Posts Tagged 'short stories of kingsley amis'

The chain of incomprehension.

With Shakespearean knots on my mind recently, I had my eyes open for other examples of knotty writing.

cormac mccarthy blood meridian

Like this one in Cormac McCarthy’s Blood Meridian. Glanton, leader of a gang of American mercenaries hunting Apache scalps in northern Mexico, is brooding over the campfire:

He’d long forsworn all weighing of consequence and allowing as he did that men’s destinies are given yet he usurped to contain within him all that he would ever be in the world and all that the world would be to him and be his charter written in the urstone itself he claimed agency and said so and he’d drive the remorseless sun on to its final endarkenment as if he’d ordered it all ages since, before there were paths anywhere, before there were men or suns to go upon them.

I read that five or six times, getting madder each time, and finally decided it must contain a typo. Swapping in the word “by”, if it didn’t quite unfuddle the meaning, at least resolved the sentence into some kind of syntactical clarity:

…he usurped to contain within him all that he would ever be in the world and all that the world would be to him and by his charter written in the urstone itself he claimed agency and said so…

But it turns out that others had already untangled McCarthy’s knotty grammar. If that offending “be” is assumed to be in the subjunctive mood, the sentence comes smooth:

…he usurped to contain within him all that he would ever be in the world and all that the world would be to him and [though] his charter [be] written in the urstone itself he claimed agency and said so…

Argh. Why not just write that in the first place? Why be deliberately obscure?

…To which a Cormac McCarthy fan might answer (sans quotation marks, of course), why not print the crossword with the answers filled in?

***

Casting around for examples of long-winded drivel to contrast with the Archbishop of Canterbury’s soliloquy on Salic inheritance in Henry V, I thought of Lucky’s speech in Waiting For Godot.

samuel beckett waiting for godot

To summarize the play, two hoboes are waiting in a desolate landscape for a benefactor named Godot, who will never arrive. A self-possessed rogue named Pozzo happens by, whipping along his slave, the elderly and apparently mute Lucky. For his new friends’ amusement, Pozzo instructs Lucky first to dance, and then to “Think!” …at which the slave, at first haltingly, declaims:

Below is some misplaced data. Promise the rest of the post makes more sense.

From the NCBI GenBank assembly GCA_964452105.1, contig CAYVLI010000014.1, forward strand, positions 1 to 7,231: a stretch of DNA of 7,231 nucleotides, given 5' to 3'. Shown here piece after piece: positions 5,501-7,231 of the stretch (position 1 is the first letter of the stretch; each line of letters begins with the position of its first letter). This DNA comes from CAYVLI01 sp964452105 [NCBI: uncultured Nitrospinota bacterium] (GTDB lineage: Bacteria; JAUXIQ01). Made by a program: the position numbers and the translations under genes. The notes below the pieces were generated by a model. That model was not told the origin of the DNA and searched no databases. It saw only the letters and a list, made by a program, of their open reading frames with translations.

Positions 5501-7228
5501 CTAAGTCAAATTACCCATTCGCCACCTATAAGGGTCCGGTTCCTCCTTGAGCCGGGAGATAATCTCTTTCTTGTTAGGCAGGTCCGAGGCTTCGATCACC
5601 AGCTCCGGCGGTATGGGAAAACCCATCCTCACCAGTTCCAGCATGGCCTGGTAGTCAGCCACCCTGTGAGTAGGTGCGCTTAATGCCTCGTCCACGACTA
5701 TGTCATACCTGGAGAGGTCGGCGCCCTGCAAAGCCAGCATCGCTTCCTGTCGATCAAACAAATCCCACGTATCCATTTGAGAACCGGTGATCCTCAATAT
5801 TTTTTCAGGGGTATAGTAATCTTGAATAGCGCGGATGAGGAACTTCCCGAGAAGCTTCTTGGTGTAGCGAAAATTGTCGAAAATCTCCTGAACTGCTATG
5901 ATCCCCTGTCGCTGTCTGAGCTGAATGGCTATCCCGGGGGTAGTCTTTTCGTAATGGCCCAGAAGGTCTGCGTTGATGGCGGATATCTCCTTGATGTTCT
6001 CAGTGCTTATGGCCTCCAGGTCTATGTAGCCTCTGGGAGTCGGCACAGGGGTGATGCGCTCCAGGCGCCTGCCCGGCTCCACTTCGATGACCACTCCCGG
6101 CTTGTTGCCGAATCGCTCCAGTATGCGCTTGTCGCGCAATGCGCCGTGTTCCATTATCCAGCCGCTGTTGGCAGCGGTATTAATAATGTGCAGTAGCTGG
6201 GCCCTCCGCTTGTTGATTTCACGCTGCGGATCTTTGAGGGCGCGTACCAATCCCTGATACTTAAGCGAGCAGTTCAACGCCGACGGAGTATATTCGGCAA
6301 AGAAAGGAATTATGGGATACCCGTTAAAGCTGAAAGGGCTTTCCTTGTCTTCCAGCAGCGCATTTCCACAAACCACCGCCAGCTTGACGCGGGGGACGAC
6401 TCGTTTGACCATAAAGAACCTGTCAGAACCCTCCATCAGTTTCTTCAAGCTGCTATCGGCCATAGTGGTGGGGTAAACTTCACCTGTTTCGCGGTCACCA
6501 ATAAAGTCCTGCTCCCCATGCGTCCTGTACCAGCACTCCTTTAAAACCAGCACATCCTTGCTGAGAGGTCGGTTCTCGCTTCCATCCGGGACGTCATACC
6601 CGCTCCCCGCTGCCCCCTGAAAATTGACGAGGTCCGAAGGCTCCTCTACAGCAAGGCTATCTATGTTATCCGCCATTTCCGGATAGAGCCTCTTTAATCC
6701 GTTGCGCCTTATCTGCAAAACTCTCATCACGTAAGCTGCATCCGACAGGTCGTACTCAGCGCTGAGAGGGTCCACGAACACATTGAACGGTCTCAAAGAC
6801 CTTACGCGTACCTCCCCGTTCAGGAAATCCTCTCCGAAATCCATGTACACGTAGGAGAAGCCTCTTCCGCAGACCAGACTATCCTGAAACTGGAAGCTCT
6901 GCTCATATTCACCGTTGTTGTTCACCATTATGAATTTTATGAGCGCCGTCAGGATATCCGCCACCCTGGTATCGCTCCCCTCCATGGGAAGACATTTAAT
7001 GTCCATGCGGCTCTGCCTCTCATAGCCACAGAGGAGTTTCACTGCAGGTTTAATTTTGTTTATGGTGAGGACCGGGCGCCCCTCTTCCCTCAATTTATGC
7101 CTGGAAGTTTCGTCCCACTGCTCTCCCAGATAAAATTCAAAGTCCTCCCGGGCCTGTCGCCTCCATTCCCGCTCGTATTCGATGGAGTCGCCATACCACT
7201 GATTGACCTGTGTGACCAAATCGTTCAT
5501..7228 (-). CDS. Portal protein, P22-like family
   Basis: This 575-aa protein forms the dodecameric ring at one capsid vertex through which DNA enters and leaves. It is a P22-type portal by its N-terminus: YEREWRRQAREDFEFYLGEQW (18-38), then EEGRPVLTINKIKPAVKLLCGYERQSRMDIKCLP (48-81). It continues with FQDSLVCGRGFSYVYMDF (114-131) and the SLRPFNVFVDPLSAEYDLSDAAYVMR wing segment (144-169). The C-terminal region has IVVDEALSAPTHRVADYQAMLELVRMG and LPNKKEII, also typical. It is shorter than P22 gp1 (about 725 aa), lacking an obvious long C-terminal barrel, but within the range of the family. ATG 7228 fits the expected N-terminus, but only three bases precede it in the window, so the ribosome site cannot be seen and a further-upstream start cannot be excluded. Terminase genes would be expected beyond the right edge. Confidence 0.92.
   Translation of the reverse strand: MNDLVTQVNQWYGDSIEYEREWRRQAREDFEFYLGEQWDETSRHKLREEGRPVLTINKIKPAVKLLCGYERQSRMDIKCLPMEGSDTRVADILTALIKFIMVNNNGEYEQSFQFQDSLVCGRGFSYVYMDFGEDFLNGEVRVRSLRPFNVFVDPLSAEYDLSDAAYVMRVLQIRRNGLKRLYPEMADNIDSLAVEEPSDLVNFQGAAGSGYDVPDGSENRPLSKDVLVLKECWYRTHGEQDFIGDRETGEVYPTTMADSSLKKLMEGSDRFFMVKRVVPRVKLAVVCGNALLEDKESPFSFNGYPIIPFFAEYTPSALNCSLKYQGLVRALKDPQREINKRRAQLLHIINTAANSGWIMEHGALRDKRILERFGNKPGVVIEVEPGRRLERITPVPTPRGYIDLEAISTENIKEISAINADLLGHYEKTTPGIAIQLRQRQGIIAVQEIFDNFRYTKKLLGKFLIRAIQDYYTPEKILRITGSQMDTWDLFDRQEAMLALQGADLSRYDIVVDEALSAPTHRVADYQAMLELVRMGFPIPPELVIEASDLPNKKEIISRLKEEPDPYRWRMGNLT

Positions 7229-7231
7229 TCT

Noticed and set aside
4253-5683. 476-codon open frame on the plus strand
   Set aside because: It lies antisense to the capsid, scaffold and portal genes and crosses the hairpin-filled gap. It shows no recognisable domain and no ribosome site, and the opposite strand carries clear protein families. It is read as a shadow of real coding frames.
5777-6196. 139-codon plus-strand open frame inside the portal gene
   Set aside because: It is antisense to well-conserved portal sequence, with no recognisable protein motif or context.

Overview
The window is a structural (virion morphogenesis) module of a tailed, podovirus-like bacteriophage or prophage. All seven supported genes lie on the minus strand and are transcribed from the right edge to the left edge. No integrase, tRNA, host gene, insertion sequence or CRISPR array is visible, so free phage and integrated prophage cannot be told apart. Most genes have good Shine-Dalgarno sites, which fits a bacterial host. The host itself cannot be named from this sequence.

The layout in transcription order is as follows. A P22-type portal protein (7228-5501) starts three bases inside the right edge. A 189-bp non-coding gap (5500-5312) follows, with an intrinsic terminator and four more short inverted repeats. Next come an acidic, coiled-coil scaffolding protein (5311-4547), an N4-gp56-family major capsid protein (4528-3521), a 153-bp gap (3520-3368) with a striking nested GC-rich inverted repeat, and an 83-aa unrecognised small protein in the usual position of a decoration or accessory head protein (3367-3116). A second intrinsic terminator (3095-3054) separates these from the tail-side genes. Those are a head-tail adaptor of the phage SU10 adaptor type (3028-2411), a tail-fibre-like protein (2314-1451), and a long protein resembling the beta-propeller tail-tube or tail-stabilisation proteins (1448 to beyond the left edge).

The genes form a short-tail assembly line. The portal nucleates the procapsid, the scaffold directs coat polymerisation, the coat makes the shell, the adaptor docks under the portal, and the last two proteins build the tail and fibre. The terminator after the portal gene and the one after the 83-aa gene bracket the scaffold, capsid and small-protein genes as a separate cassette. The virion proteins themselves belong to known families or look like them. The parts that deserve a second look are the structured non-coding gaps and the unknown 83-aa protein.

Given the existence as uttered forth in the public works of Puncher and Wattmann of a personal God quaquaquaqua with white beard quaquaquaqua outside time without extension who from the heights of divine apathia divine athambia divine aphasia loves us dearly with some exceptions for reasons unknown but time will tell …

…And so on for three pages, to the increasing exasperation of his audience, onstage and off. I remain of the opinion that this speech was scribbled out by Samuel Beckett in a process of free-association, perhaps incorporating snatches of whatever printed matter happened to be at hand, and taking not much longer to compose than it would take to read aloud; i.e., eight minutes or so. But there are scholars who’ve dedicated vast energies to the exegesis of Lucky’s speech, which is, we are assured, “as carefully constructed as the play itself” – which praise may, subject to your view of the rest of the play, be self-cancelling.

kingsley amis collected short stories

There’s a story called “Dear Illusion” by Kingsley Amis. (It’s the inspiration for the ugly cover for his Collected Short Stories, discussed here.) A venerable and beloved poet, doubting whether he’s deserving of the critical adulation that has belatedly elevated him to national fame, dashes off a volume’s worth of poems in a single day, “just putting down whatever came into my head in any style I thought of”, including this Luckyish gem:

Man through different shell all over turns into sea swelling birth comes light through different man all over light shell into sea. Rock waits noon out of sky by tree same turns into rock by noon out of sky underneath tree out of same rock. …

That such half-assed efforts are as widely and vaporously praised as his earlier, sweated-over ones confirms to the poet the worthlessness of his life’s work, which he publicly disavows at a gala dinner in his honour:

“With respect, Sir Robert wasn’t quite right in saying I’ve been neglected. If only I had been. … I probably wouldn’t have wasted my time for thirty-eight years writing what’s supposed to be poetry; I’d have looked round for some other way of coping with the state of mind that made me write those things.”

Later, when a sympathetic journalist tries to convince the poet that his experiment hasn’t definitively proven his lack of talent: